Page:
Terming corruption as “anti-national, anti-development and anti-poor,” Union Minister of State for Human Resource Development D. Purandeswari on Saturday blamed “a majority of the population which wants to be a silent witness to corruption” for failing in the national duty of fighting corruption.
“Fighting corruption is the national duty of every patriotic Indian. If five crore corrupt elements are ruining the country, the remaining 95 crore people who are either the victims of corruption or silent witnesses to the pervasive corruption scene are failing in their duty,” Ms. Purandeswari said at a seminar on “upholding values in public life” organised in Bangalore by the Rashtriya Navanirmana Vedike to mark the 83rd birth anniversary of the late chief minister Ramakrishna Hegde.
“Fighting corruption is the most important need if we want India to become an economic and military super power and ensure that every citizen will get his rights as well as a better quality of life,” she said.
A study conducted by the PHD Chamber of Commerce and Industry had demonstrated how corruption was anti-development by revealing that the investment in the country would increase by 2.9 per cent of the GDP and GDP growth would increase by 1.3 per cent if corruption index improved by one standard deviation.
According to a rough estimate, India was losing additional investments to the tune of Rs. 63,800 crore every year and Rs. 28,600 crore of consequent national income a year because of the prevalence of corruption.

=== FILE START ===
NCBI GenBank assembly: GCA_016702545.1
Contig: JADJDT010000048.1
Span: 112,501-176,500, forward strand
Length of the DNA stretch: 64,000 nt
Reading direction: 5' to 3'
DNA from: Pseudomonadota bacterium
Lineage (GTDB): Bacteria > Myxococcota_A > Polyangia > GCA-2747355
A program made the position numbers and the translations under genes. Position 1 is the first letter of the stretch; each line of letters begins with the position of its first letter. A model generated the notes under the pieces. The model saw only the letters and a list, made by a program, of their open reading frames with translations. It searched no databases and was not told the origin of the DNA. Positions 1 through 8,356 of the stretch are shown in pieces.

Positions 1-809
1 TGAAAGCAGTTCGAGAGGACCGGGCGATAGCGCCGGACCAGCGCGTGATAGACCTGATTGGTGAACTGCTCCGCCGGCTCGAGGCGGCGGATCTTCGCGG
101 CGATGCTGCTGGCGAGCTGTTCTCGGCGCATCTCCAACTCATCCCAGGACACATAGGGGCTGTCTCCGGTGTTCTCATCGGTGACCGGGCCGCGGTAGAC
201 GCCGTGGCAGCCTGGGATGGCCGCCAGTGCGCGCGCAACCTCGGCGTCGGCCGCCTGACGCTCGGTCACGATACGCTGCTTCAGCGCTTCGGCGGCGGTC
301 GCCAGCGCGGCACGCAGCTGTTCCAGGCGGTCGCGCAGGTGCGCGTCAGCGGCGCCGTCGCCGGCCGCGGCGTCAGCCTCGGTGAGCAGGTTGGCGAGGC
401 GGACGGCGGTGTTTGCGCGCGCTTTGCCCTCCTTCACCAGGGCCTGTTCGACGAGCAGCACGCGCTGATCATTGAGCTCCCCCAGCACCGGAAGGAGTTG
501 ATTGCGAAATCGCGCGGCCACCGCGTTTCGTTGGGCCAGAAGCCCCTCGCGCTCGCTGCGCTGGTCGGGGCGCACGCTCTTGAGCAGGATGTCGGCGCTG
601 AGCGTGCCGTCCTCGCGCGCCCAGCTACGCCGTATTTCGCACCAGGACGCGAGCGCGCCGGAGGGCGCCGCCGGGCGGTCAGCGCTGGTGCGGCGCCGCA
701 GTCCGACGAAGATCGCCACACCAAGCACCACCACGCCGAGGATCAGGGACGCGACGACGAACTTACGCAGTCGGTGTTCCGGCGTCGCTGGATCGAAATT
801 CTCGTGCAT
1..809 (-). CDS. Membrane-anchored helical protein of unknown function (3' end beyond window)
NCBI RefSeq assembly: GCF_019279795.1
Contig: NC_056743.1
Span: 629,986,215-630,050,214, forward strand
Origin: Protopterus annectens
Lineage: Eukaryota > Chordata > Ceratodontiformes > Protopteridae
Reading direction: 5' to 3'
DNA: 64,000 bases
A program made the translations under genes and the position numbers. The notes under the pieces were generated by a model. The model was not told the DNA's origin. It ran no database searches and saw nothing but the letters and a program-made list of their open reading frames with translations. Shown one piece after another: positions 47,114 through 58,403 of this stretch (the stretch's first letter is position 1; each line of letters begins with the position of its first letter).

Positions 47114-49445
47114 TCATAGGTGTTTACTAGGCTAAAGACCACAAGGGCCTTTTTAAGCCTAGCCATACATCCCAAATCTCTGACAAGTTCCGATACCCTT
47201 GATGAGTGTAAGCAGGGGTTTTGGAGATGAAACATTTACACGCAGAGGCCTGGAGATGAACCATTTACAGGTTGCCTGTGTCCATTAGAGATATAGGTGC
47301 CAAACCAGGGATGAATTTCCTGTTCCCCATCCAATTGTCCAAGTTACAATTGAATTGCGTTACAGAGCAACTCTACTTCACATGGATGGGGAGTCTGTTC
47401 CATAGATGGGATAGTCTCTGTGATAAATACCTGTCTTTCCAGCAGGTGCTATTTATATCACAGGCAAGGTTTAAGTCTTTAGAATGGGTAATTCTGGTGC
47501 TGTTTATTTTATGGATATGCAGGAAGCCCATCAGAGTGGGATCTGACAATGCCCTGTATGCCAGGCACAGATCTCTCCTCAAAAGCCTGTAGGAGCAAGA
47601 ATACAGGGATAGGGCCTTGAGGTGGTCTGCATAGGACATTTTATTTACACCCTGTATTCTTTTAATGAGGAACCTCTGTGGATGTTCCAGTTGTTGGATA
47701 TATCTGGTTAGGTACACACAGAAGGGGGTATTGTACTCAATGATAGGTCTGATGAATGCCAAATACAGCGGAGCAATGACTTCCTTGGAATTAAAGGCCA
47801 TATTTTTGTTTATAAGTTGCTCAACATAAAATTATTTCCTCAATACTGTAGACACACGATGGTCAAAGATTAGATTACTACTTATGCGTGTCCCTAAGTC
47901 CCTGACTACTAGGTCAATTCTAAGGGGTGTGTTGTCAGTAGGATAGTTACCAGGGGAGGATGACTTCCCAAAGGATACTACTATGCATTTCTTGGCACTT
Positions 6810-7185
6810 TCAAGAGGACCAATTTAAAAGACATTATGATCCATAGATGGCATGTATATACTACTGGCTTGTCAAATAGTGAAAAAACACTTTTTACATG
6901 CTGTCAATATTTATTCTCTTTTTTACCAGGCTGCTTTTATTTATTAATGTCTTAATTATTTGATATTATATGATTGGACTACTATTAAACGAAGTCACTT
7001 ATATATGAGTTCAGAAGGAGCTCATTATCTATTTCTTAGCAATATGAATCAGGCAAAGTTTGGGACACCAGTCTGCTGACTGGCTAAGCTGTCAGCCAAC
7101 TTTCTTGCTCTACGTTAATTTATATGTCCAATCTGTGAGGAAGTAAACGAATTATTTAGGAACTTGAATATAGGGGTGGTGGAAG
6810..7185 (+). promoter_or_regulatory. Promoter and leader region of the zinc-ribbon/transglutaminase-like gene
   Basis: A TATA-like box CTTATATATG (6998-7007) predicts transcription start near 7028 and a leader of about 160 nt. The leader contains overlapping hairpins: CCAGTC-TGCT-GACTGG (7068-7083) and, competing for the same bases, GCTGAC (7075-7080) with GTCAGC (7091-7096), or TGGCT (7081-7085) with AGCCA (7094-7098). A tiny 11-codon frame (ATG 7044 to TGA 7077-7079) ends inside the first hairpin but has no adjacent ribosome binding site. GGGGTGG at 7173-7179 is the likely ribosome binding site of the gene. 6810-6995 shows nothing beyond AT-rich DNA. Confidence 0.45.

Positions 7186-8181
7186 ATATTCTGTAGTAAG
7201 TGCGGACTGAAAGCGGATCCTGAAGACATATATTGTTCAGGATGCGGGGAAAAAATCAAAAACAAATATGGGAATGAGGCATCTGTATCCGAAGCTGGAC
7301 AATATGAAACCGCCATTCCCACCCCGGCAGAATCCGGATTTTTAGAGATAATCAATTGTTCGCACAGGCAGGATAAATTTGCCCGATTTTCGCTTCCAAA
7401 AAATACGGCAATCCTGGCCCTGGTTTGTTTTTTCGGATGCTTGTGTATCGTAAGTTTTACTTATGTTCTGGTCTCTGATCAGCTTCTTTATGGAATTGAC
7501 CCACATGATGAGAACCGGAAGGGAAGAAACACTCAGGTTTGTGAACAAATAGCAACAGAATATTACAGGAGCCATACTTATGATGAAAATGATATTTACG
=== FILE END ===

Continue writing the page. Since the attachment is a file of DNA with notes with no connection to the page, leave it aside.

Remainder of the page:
Similarly, the harm caused to poor people by corruption was obvious from the fact that 36 per cent of the foodgrain and 31 per cent of sugar stocks meant for public distribution system slipped into black market, she said.
Schools for netas
She proposed setting up of institutes for grooming politicians with focus on personality development and value-orientation. After such a course, the budding politicians should be screened by an autonomous board for being allowed to contest, she said.
Stressing the need for prescribing a “minimum criterion” for candidates to contest elections, she said: “An applicant for even a peon’s post is required to have some qualification, but a political leader needs none. When there is three-tier screening for selecting civil servants, why there should not be tougher screening for politicians who command bureaucrats.”
Lokayukta Justice N. Santhosh Hegde expressed concern over loose ends in the legislation which were stringent only on common man, but not on bureaucrats, who indulged in corruption. He wondered why the prosecuting authority should take permission from the department head to prosecute a corrupt official when such permission was not required in other criminal cases.
He said: “Unless we have the will to oppose corruption and law makers have will to strengthen the anti-corruption laws, it is difficult to fight corruption.”
Leader of the Opposition in the Legislative Assembly Siddaramaiah, KPCC president R.V. Deshpande and the former minister P.G.R. Sindhia recalled their association with Mr. Hegde.
Ramakrishna Hegde’s daughter and vedike president Mamata Nichani spoke. Hegde’s wife Shakuntala Hegde was present.
The Hindu, Aug 29, 2009